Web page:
This collection includes photographs of Ola Belle Reed at Yale University in 1975-1978 and recordings from Calhoun college in 1975 and 1976.
Correspondence, publicity, tour planning and photos related to Ola Belle Reed’s involvement with the Southern Folk Cultural Revival Project, an organization that presented integrated concerts, tours and other events with Black and white musicians in the South during the late 1960s – 1980s.
This collection includes an artist file for Ola Belle Reed.
SFC Audio Cassette FS-20550/2: Gospel Workshop, 1980 with Ola Belle Reed, Janette Carter, Elizabeth Cotten and Lily May Ledford.
Ola Belle Reed performs at the 1976 Festival of the Eno in Durham, North Carolina.
North Carolina Folklife Festival in Durham (no finding aids)
Ola Belle Reed’s Published Recordings available via UNC Libraries
Ledford, Lily M, Ramona Jones, Ola B. Reed, Suzanne Thomas, Elizabeth Cotten, Janette Carter, and Rose Maddox. Women of Old Time Music. Galax, Va: Heritage Records, 1981. Sound recording. (https://catalog.lib.unc.edu/catalog/UNCb1968852 )
Reed, Ola B. Ola Belle Reed. Somerville, Mass: Rounder Records, 1973. Sound recording. ( https://catalog.lib.unc.edu/catalog/UNCb3694398 )
Reed, Ola B. Ola Belle Reed & Family. Somerville, Ma: Rounder Records, 1977. Sound recording. ( https://catalog.lib.unc.edu/catalog/UNCb3760572 )
Reed, Ola B, Bud Reed, and Kevin Roth. All in One Evening. New York: Folkways Records, 1978. Internet resource. ( https://catalog.lib.unc.edu/catalog/UNCb6647946 )
Reed, Ola B, Bud Reed, and David Reed. My Epitaph. Washington, D.C.: Smithsonian Folkways, 2001. Internet resource. ( https://catalog.lib.unc.edu/catalog/UNCb6646754 )
Reed, Ola B. Ola Belle Reed. Croton, N.Y.: Field Recorders’ Collective, 2005. Sound recording. (https://catalog.lib.unc.edu/catalog/UNCb7849893)
Reed, Ola B, Alex Campbell, Sonny Miller, Deacon Brumfield, and Paul Sidlick. Campbell’s Corner: The Ola Belle Reed – Alex Campbell Radio Shows. Place of publication not identified: Field Recorders’ Collective, 2009. Sound recording. (https://catalog.lib.unc.edu/catalog/UNCb7849907)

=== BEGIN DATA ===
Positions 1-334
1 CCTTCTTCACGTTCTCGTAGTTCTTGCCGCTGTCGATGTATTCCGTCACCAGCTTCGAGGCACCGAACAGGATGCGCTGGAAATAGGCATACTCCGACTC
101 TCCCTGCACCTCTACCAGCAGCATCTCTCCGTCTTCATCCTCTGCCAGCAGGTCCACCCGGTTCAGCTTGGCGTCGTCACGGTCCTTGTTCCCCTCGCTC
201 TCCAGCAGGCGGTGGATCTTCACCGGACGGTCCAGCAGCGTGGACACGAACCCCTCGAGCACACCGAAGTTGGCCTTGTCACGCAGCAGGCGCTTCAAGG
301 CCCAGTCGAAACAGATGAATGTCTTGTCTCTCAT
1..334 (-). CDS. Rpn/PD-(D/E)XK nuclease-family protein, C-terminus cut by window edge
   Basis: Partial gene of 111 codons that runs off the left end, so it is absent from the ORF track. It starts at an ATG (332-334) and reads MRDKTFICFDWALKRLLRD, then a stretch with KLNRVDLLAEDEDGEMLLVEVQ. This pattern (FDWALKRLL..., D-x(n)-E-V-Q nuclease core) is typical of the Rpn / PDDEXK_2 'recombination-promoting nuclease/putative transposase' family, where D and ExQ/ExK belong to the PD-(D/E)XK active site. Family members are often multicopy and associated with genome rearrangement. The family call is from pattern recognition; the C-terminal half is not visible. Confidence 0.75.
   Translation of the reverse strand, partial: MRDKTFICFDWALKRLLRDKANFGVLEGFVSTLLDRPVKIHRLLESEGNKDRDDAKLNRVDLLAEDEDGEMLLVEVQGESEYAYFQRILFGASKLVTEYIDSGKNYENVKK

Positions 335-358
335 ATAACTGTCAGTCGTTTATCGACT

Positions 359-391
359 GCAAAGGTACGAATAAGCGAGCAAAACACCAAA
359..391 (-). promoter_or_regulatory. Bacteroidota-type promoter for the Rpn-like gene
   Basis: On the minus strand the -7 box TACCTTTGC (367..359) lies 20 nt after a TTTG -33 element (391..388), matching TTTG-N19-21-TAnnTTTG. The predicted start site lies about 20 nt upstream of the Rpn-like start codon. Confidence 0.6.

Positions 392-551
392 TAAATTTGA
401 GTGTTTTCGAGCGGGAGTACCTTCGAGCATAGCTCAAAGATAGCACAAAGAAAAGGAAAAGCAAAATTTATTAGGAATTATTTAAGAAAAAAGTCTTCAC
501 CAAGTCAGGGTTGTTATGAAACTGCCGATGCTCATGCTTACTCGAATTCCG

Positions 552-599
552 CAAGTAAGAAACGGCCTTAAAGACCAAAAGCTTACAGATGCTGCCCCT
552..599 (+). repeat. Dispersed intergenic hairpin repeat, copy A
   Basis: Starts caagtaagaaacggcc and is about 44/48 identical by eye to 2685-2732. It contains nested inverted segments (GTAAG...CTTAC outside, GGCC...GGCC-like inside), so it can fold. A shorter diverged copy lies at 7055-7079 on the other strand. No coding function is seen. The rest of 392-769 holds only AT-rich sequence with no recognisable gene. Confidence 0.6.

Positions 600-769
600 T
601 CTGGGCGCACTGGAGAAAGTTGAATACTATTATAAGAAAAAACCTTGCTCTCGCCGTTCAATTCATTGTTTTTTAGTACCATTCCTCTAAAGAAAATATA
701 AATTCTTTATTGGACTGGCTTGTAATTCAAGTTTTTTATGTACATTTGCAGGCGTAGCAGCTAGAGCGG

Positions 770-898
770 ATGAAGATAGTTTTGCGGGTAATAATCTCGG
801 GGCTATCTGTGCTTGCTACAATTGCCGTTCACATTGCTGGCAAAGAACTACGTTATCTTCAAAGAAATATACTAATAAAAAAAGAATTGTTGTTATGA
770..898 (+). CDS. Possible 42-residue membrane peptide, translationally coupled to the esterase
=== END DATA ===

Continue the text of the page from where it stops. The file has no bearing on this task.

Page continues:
Reed, Ola B. Rising Sun Melodies. Washington, DC: Smithsonian Folkways, 2010. Sound recording. (https://catalog.lib.unc.edu/catalog/UNCb8619409)
Compilations with the North Carolina Ridge Runners (available via UNC libraries & special collections)
Grayson, G B, Henry Whitter, Frank Blevins, Ephraim Woodie, and Jack Reedy. Music from the Lost Provinces. Raleigh, N.C: Old Hat, 1997. Sound recording. (https://catalog.lib.unc.edu/catalog/UNCb3813077)
Authentic Rare Bluegrass Cuts. London, England: JSP Records, 2008. Sound recording. (https://catalog.lib.unc.edu/catalog/UNCb7868996 )
Books about Ola Belle Reed available via UNC Libraries
Other resources related Ola Belle Reed:
The Ola Belle Reed Collection at University of Maryland, Baltimore County:
Jason Pate Collection (University of Maryland, Baltimore County https://library.umbc.edu/speccoll/findingaids/coll123.php)
Information about an upcoming documentary, “I’ve Endured”: The music and legacy of Ola Belle Reed can be found here: https://mdfolklife.org/ive-endured-the-music-and-legacy-of-ola-belle-reed/
This 2005 blogpost by Stephen Winick at the American Folklife Center includes a list of Ola Belle Reed related collections housed at the AFC: https://blogs.loc.gov/folklife/2015/09/on-ola-belle-reed/
To end, here is a beautifully written quote from Cathy Fink about her experiences with Ola Belle Reed:
“A visit with Ola Belle was always an amazing experience. The door was open, soup was on the stove, and an afternoon of conversation and music always left you with a full feeling. A philosopher and a philanthropist of the heart, Ola Belle was always there to help out a kid in need or a musician getting their feet on the ground…Ola Belle was ready for the world to change during the civil rights movement. Her song “Tear Down the Fences” questions why we spend energy building fences and not bridges between us. She was a feminist before that movement ever took hold, penning a powerful song, “Only the Leading Role Will Do.” But most importantly, she was an egalitarian.”
Fink, Cathy. “Last Chorus: Ola Belle Reed – 1916-2002.” Sing Out, vol. 46, no. 4, 2003, pp. 27-29.